Portneuf Surgeons Talk Hernia Repair

We're doing more than one a day, every day, all year long

POCATELLO — June is National Hernia Awareness Month, and two local doctors want community members to know if you're suffering from a hernia, there is help.

Dr. Jorge De Amorim Filho is a general and trauma surgeon as well as director of Robotics and Hernia Center of Excellence at Portneuf Medical Center. De Amorim Filho said hernias are defects that show up in the body as holes. A hernia occurs when an internal organ pushes through that hole or weak spot. This typically shows up in the abdominal wall, groin, belly button and diaphragm.

There's a wide variety of different hernia types including congenital hernias, which means they are present from birth, inguinal hernias, which are common in males, and incisional hernias, which can arise after having abdominal surgery, De Amorim Filho explained.

"They can be very serious depending on the hernia," he told EastIdahoNews.com. "Hernias … carry significant risks. The risk of incarceration and strangulation is real, and that's when the intestine or fat or intra-abdominal contents gets stuck in the hernia. That can cause the intestine or the area to die, and that can be a severe life-threatening problem."

Dr. Drew McRoberts, who is the chief of surgery and trauma medical director for PMC, said most of the time a person with a hernia can feel a bulge or a lump under the skin where the hernia is. Other times, people will only experience pain in the area.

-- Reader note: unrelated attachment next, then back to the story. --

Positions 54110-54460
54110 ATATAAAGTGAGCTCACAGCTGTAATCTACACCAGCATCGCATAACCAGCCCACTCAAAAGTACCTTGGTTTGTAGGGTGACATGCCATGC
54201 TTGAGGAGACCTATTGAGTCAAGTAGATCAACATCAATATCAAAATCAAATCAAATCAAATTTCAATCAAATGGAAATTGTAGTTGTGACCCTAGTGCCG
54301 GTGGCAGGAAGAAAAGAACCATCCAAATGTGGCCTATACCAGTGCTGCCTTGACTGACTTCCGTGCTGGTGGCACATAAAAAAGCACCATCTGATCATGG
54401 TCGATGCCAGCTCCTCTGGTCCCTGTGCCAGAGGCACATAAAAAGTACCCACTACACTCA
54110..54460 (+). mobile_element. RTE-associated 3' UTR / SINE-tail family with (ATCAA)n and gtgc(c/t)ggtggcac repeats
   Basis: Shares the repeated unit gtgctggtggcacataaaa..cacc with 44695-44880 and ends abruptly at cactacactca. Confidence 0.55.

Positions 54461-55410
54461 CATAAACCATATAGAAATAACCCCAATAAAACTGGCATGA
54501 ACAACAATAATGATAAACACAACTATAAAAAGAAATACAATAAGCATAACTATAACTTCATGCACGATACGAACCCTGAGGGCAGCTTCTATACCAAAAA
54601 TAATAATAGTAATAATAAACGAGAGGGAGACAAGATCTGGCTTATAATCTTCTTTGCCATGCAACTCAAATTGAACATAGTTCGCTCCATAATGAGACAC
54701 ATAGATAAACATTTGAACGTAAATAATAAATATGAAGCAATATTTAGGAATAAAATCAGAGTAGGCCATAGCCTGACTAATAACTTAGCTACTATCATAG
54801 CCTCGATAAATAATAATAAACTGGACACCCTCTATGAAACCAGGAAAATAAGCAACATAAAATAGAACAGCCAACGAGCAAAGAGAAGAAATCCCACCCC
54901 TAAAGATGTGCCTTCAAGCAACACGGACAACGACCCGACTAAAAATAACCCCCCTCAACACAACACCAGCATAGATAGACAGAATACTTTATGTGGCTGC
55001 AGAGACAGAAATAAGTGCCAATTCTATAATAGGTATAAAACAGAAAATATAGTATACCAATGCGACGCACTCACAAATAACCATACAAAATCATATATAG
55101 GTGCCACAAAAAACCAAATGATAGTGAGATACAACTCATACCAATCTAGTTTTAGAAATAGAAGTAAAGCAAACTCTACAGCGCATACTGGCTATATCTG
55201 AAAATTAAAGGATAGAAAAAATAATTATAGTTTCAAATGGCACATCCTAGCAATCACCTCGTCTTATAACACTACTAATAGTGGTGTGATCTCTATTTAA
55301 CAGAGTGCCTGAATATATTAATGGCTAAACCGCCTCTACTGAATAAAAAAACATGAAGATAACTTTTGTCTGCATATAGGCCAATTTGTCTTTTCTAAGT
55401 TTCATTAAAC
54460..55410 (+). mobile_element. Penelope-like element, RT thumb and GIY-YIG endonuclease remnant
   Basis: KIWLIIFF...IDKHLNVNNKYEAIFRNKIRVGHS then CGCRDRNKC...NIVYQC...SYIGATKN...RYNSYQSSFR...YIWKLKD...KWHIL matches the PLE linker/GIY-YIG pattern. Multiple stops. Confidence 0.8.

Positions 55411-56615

"If the intestine is protruding out of the hernia, the patient will frequently feel nausea, sick to their stomach. They may throw up, and it can cause your bowels to become obstructed so your entire abdomen becomes bloated," McRoberts said.

There are more than 1 million hernia surgeries done every year in the United States, according to McRoberts. At their facility, they perform over 500 hernia surgeries a year, and roughly 75% of the hernia repairs are done on an outpatient basis.

They receive referrals for hernia surgeries for people not only living in Idaho but also Montana, Wyoming and Utah.

"We're doing more than one a day, every day, all year long," McRoberts added.

De Amorim Filho said 90% of the hernia repairs completed at PMC are performed robotically, meaning they use a surgical robot with a camera and small incisions that are less than half an inch in size are made. Between the two medical professionals, they have completed almost 2,000 hernia surgeries robotically.

"That's part of our Hernia Center of Excellence is we progress to even being able to fix the largest hernias … through very small incisions," McRoberts said. "We have those patients even with the biggest repairs, they're usually going home in two or three days. In the past, when we had to do these repairs through open big incisions … those patients were staying in the hospital 10 to 14 days afterward."

Craig Gates, a PMC patient who underwent hernia surgery
Courtesy Craig Gates

Craig Gates, 67, had what he described as a "complicated hernia" and had surgery earlier this year at PMC with De Amorim Filho. He was pleased with how well he was taken care of and was grateful for the team approach the surgeons showed.

"They talk about the patients on a daily basis … so you're always dealing with the person who has the most experience with what that patient has," Gates explained. "I have a lot of confidence in those people. They talk back and forth, share their experiences and if things aren't right, they don't do it. They look out for the patient."

McRoberts said three steps can be taken to try and prevent getting a hernia which include not smoking, watching your weight — obesity increases the risk of hernias — and if you're diabetic, controlling your diabetes.

However, if you feel a bulge in your belly button, groin or incision that you're concerned about, De Amorim Filho said if you can push it back in it's typically safe to be seen in a clinic. If there's a mass that is tight or hard and can't be pushed back in, you should seek immediate care.